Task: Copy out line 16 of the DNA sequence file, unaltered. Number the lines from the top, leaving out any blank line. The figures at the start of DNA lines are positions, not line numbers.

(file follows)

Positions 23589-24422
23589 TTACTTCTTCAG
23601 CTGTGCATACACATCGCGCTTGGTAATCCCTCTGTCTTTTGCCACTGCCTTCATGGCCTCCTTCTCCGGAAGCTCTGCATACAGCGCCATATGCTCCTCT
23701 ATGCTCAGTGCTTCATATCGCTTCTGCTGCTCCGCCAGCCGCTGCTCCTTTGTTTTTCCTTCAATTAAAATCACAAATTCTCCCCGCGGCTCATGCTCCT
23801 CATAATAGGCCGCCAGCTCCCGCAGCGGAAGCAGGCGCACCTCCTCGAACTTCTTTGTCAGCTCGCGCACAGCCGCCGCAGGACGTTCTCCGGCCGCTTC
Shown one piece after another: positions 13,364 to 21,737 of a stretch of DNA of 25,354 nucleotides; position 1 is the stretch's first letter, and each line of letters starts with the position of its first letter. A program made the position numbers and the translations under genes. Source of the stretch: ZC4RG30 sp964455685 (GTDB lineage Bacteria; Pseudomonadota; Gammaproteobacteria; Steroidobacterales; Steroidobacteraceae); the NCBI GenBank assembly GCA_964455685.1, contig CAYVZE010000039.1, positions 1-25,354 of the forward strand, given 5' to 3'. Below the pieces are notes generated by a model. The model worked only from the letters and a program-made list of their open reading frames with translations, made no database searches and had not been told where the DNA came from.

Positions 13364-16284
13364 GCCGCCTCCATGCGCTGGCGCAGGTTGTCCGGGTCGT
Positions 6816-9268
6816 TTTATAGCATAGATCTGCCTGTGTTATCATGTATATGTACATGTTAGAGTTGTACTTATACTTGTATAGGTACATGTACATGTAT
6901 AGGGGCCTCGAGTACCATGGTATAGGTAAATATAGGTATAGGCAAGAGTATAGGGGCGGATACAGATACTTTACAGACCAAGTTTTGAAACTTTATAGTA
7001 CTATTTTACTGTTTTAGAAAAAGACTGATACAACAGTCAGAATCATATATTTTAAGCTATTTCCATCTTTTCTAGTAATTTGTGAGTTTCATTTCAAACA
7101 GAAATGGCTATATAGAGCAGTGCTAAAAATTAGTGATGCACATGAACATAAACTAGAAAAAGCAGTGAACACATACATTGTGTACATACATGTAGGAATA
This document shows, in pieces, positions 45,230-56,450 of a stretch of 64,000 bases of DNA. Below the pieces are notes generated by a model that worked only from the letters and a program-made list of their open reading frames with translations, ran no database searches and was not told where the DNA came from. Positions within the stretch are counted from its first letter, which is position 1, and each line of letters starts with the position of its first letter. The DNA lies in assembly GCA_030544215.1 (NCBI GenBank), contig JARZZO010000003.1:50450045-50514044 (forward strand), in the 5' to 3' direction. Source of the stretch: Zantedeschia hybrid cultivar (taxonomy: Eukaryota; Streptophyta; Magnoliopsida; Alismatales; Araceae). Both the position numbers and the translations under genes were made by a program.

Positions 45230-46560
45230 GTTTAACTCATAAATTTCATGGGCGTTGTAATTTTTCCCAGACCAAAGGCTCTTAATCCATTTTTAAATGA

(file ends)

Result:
45230 GTTTAACTCATAAATTTCATGGGCGTTGTAATTTTTCCCAGACCAAAGGCTCTTAATCCATTTTTAAATGA